(Brief) history of War in Afghanistan

Audrey Miller, Staff Writer

As a result of the terrorist attacks of September 11, 2001, the United States declared war on Afghanistan, marking the beginning of a two decade long battle, and a record for the longest war in American history.

The Taliban, an extremist Islamic group, was in control of Afghanistan when the 9/11 attacks took place, killing more than 2,700 people. Investigators identified Osama bin Laden, a leader of the Islamic militant group al Qaeda, leading the attack. The Taliban were believed to be sheltering bin Laden in Afghanistan following the events that took place.

On October 7, 2001 Operation Enduring Freedom was launched, a campaign brought by U.S. and British forces that led airstrikes in an attempt to target al Qaeda and the Taliban. This resulted in an official end to Taliban rule in Afghanistan.

In a speech given on April 17, 2002,  President George W. Bush requested a Marshall Plan to help reconstruct Afghanistan. Hamid Karzai, the Popalzai Durrani tribe’s leader, was appointed to help lead the transitional government. During this time, 8,000 American troops remained in Afghanistan to help oversee the safety of the country. The U.S military then turned their focus to Iraq. 

October 9, 2004 was the start of Afghanistan’s first democratic elections, in which Karzai served as president for two terms. The main goal was to keep the peace, however, with the U.S’s attention in Iraq, the Taliban began to assemble once again and attacks increased.

After the 2008 election, President Barack Obama agreed to send an additional 17,000 troops to Afghanistan, reaching a top peak of 110,000 soldiers in 2011. Shortly after, U.S. Navy SEALs located and killed bin Laden.

Following bin Laden’s death, many people urged for an end to the war. Obama announced that by summer 2012, 33,000 troops would be withdrawn, and all troops by 2014. By 2014, a new timeline was set for troops to be removed, which would leave 9,800 soldiers to remain to train forces.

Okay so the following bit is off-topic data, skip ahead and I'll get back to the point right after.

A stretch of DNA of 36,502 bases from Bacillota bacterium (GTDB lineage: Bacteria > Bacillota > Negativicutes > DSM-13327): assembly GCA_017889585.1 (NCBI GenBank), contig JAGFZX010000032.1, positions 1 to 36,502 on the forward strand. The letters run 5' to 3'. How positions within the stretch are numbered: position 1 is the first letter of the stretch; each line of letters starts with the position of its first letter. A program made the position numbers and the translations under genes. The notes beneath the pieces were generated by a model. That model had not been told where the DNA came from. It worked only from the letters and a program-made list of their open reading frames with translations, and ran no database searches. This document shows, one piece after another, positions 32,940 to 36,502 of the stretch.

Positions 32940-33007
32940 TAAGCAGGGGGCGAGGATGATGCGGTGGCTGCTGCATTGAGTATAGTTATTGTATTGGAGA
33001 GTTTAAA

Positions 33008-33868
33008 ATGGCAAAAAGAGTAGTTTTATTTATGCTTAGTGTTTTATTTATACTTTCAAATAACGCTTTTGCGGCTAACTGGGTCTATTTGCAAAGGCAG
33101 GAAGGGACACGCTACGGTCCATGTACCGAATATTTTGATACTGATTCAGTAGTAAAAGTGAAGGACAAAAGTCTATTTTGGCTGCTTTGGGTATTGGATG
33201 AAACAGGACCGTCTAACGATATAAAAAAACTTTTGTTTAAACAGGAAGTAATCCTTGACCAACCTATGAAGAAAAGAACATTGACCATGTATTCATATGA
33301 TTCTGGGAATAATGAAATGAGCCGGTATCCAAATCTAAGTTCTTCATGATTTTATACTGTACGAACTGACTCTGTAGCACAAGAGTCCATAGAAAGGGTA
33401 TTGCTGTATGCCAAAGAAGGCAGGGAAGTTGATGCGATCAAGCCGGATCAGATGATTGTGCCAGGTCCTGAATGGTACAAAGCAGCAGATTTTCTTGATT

In 2015, the Taliban attacks began to grow more frequent. With the approval of President Donald Trump, on April 13, 2017 the United States dropped its most powerful bomb on an ISIS cave.

The United States began to enter peace talks with the Taliban, and in 2019 a deal was reached that the U.S. would withdraw its troops in 14 months if the Taliban agreed to not harbor terrorist groups. Trump called off this deal in September after a Taliban attack that left 12 people dead.

Still, on February 29, 2020, the United States and Taliban signed a peace agreement, and Trump reported a plan to reduce troops in Afghanistan to 2,500 by January 15, 2021.

In April 2021, President Joe Biden announced a deadline of September 11, 2021, the 20th anniversary of 9/11, the U.S. would withdraw fully from Afghanistan. 

August 30, 2021, saw the final American troops exiting Afghanistan.

Over 3,500 allied soldiers were killed in Afghanistan, including over 2,000 American service members and more than 50,000 civilians were killed.